The Coffee Quality Institute (CQI) and the United States Agency for International Development (USAID) are establishing a volunteer program to help improve the livelihoods of coffee farmers. This program - known as the Coffee Corps - is an example of how the private and public sectors can work together to address the serious problems being faced by coffee farmers around the world. USAID will provide initial funding for establishment of the Coffee Corps and travel costs for volunteers. CQI will use its unique position within the coffee industry to leverage highly skilled professionals willing to donate their time and expertise to assist coffee producers overseas.
"I believe that making coffee experts available to work directly with groups at origin is another important step in the efforts being made to address the coffee crisis," said Gerald Baldwin, Chairman of the CQI Board of Trustees and former chairman of Peet's Coffee & Tea. "The Coffee Corps represents a new part of CQI's mission which is to focus not only on coffee science and sustainability, but also service."
"USAID is delighted to partner with CQI to establish the Coffee Corps, an innovative way to address the crisis facing small coffee farmers around the world. This is exactly the kind of program we had in mind when Secretary of State Colin Powell announced USAID's Global Development Alliance," said Andrew S. Natsios, the Administrator of USAID. "This new initiative is designed to improve the effectiveness of America's foreign assistance program by drawing forth the expertise, technology and resources of private corporations and others to help poor countries grow out of poverty. By mobilizing top level expertise on a volunteer basis from U.S. coffee companies, the Coffee Corps program will help small farmers improve the quality of their production and tap into high paying markets that would have been inaccessible to them."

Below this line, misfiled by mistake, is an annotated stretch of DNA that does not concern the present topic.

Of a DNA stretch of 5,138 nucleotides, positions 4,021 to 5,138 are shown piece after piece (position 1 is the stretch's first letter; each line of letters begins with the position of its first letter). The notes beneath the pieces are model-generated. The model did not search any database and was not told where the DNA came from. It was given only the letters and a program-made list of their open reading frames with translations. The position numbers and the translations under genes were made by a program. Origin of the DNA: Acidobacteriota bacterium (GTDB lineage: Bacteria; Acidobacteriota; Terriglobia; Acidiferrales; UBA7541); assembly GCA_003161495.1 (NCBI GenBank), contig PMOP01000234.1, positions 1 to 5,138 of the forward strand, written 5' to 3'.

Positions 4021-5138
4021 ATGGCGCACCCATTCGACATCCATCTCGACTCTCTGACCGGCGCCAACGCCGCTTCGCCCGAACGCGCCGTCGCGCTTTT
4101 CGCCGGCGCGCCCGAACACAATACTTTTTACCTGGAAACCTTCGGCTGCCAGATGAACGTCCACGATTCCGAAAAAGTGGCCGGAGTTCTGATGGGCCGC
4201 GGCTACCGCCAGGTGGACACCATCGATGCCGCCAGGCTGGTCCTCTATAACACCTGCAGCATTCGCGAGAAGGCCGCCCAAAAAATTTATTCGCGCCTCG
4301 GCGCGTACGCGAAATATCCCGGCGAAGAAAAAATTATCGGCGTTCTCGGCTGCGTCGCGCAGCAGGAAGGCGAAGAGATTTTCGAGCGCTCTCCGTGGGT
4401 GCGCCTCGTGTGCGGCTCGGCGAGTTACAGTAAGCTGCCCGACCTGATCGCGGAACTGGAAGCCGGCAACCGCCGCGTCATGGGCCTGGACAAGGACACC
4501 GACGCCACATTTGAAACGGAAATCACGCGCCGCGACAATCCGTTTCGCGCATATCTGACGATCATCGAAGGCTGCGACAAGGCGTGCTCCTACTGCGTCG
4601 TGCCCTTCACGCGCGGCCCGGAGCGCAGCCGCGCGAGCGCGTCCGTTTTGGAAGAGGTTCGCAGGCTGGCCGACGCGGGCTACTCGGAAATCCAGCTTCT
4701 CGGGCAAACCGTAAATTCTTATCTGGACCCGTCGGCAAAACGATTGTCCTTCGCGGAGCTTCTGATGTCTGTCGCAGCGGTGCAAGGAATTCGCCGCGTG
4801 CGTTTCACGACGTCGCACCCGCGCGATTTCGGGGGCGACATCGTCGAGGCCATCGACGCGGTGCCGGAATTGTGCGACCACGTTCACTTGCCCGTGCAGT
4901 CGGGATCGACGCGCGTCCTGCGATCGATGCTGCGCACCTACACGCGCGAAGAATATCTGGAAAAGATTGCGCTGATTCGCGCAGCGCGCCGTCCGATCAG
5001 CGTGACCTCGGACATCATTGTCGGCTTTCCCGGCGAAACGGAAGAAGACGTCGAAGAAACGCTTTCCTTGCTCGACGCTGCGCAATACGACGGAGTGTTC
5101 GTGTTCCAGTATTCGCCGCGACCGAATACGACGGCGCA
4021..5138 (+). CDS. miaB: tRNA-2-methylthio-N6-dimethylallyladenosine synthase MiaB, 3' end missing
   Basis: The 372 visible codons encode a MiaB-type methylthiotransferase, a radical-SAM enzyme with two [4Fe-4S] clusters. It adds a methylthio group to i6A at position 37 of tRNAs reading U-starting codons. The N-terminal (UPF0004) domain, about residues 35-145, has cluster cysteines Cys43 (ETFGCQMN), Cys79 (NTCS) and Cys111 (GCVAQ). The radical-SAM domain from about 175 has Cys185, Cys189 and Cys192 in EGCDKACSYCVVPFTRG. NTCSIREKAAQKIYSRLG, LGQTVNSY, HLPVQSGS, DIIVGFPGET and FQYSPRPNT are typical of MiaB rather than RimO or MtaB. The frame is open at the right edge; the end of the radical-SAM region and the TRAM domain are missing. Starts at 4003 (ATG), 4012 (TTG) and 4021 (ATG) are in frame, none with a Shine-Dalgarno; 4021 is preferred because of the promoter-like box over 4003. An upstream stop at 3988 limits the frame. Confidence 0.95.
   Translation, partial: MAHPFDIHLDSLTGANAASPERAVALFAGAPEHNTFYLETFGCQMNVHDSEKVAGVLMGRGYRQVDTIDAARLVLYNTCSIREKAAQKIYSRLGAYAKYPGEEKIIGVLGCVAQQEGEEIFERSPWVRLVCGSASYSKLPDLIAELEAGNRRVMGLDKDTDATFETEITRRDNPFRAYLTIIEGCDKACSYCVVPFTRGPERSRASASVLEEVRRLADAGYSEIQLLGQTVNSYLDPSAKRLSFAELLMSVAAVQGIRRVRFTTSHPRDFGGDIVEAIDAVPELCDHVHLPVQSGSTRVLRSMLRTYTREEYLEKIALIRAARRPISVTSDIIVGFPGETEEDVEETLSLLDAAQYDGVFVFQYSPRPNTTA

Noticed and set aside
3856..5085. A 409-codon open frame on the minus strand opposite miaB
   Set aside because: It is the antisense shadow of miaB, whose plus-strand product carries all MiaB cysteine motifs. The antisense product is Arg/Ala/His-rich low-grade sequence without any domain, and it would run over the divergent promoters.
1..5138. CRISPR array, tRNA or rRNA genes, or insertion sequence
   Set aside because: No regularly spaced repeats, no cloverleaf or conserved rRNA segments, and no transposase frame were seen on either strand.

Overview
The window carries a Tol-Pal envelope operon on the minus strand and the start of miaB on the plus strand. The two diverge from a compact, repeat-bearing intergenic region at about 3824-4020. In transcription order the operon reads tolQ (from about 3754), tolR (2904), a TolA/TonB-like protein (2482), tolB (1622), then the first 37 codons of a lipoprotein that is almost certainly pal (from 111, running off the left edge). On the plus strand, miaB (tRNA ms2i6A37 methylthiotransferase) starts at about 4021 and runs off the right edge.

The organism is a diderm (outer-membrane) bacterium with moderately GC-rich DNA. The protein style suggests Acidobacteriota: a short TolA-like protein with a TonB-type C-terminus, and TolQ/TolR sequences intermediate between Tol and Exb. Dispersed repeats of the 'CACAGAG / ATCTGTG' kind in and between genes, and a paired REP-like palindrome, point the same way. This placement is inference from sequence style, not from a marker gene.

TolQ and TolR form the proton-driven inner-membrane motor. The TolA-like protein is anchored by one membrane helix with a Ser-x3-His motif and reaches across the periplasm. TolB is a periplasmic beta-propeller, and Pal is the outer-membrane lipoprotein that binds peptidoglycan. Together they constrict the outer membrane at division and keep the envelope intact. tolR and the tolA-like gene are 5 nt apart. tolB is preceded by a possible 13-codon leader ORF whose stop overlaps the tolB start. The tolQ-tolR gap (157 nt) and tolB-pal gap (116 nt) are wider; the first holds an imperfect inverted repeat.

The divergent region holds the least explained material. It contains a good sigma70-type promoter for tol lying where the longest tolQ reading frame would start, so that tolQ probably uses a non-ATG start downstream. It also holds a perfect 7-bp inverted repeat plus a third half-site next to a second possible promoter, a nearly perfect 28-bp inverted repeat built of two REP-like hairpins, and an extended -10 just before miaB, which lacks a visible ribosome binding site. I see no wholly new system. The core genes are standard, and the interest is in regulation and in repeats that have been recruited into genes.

The mission of Coffee Corps is to enhance the livelihoods of coffee farmers, workers, and entrepreneurs in developing countries and to help ensure a reliable supply of quality coffee for the world. The Coffee Corps is a group of volunteers passionate about coffee and willing to share their time and talent with coffee farmers and coffee communities. Coffee Corps volunteers will develop projects to address the business needs identified locally. Potential projects may range from providing cupping training, consulting on post-harvest processing improvements, to environmental issues.
"I am very pleased that Ted Lingle, Executive Director of the Specialty Coffee Association of America, and Robert Nelson, President and CEO of the National Coffee Association, are serving as honorary co-chairs of the Coffee Corps. The support of Ted and Robert demonstrates the high level of interest that the coffee industry has in trying to help make a difference during these difficult times," said Margaret Swallow, Executive Director of the Coffee Quality Institute.
Individuals interested in volunteering can apply via the www.coffeecorps.org website or by calling 888- 292-9479. Groups interested in requesting Coffee Corps assistance can gain more information by visiting the www.coffeecorps.org website or by calling 888-292-9479. Applications for assistance received by February 28, 2003 will be reviewed during the month of March.
The Coffee Quality Institute (CQI) was established in 1996 and is focused on coffee science, sustainability, and service. CQI believes that applying scientific and technical advances to the improvement of quality coffee production, processing, and preparation will lead to an improved quality of life throughout the coffee value chain from seed to cup.
The U.S. Agency for International Development administers U.S. foreign assistance programs, providing economic and humanitarian assistance in more than 80 countries worldwide.